Health Care Costs Are 2.3x Greater for People with Diabetes
Each year about 1.5 million Americans are diagnosed with type 2 diabetes, adding to the 30 million Americans who are living with diabetes every day. And one in three American adults have prediabetes, although 90 percent of them don’t know it.
While type 2 diabetes is linked to age, race and family history, research also shows that the risk of developing prediabetes increases when an individual is overweight or physically inactive.
Although we can’t change our age, race or genes, we can change our lifestyle habits. And that’s good news for employers, who pay about $7,900 annually to cover an employee with diabetes: lifestyle change programs can reduce the risk of developing diabetes by 50 percent.
Johns Hopkins has developed two lifestyle-change programs: one helps individuals prevent type 2 diabetes and the other trains them to self-manage their diabetes.
Diabetes Prevention: act2
act2 is an interactive, year-long support and engagement program that empowers those at high risk of developing diabetes. The program enables participants to take charge of their own health and well-being, with the support of trained coaches.
- A comprehensive, evidence-based lifestyle change program
- Facilitated by trained coaches
- In-person and online formats
- Johns Hopkins-enhanced CDC-approved curriculum based on the National Diabetes Prevention Program (NDPP)
National Diabetes Prevention Program Outcomes*:
- Participants cut risk of developing type 2 diabetes by 58 percent
- Participants were able to lose 5 percent to 7 percent of their body weight through healthier eating and maintaining at least 150 minutes of physical activity weekly
- Long-term benefits—those in a diabetes prevention lifestyle change program were one third less likely to develop type 2 diabetes after 10 years
- Long-term potential cost savings in avoiding or delaying type 2 diabetes
Diabetes Self-Management: DECIDE
The goal of DECIDE (Decision-making Education for Choices In Diabetes Everyday) is to help individuals—ranging in age from 18 to 90 years old—learn how to change their behavior so they can better manage their diabetes. Incorporating the seven core diabetes-self-management behaviors, the DECIDE program facilitates adherence and maintenance by teaching patients problem solving as a key skill for behavior change and for incorporating self-management activities into their everyday lives.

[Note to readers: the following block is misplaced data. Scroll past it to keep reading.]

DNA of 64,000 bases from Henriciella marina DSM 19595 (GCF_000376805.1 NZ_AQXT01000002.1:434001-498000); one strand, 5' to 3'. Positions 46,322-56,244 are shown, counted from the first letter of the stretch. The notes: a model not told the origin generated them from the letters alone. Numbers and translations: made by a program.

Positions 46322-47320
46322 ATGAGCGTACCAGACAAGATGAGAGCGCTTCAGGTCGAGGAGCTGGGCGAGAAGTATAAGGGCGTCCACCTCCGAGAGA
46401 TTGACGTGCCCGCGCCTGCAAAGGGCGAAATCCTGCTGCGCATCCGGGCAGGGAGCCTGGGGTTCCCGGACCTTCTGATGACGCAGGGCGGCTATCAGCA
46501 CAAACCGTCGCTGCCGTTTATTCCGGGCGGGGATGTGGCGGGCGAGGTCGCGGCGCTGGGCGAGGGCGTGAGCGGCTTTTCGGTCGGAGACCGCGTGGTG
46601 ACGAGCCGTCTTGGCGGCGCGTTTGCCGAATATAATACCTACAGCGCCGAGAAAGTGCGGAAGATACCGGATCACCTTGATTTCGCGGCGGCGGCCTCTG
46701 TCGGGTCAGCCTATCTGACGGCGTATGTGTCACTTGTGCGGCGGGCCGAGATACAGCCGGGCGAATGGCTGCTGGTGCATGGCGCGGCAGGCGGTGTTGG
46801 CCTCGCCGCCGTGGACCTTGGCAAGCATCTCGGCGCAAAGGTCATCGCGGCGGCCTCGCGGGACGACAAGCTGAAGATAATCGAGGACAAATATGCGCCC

- A structured curriculum engages patients in a step-by-step process of self-management planning and activation
- Problem-based training helps patients apply diabetes self-management in the context of their everyday lives
- Tools and resources support behavioral change
- Training of health care providers to coach and support their patients
Using a cloud-based platform, DECIDE delivers this clinically-validated online program to patients anywhere, on any device, at any time.
Benefits for providers:
- Enroll patients and manage their progress through interactive dashboard
- Improve patient engagement and satisfaction with text and two-way video communication
- Manage larger patient load
- Measure and report on quality outcomes data
- Scales to an unlimited number of patients
- Integrates with all major EHRs for a seamless workflow
Ideal for patients who:
- Need flexibility to log-in and learn from any location, at any time
- Seek interactive and engaging digital content
- Move through self-directed program to progress at their own pace
- Want to revisit modules multiple times
DECIDE’s Evidence-Based Outcomes:
- Lower A1C levels
- Lower blood pressure
- Lower LDL cholesterol
- Increased self-management knowledge
- Increased problem-solving skills for managing barriers that impact health
- Increased frequency of self-management behaviors
DECIDE was developed from years of research and clinical application by Felicia Hill-Briggs, Ph.D., A.B.P.P., a clinical psychologist, behavioral scientist, and professor of medicine at the Johns Hopkins University School of Medicine. She is a nationally recognized expert in diabetes self-management and diabetes population health improvement. Her research has earned scientific awards as well as honors for improving community health and wellness.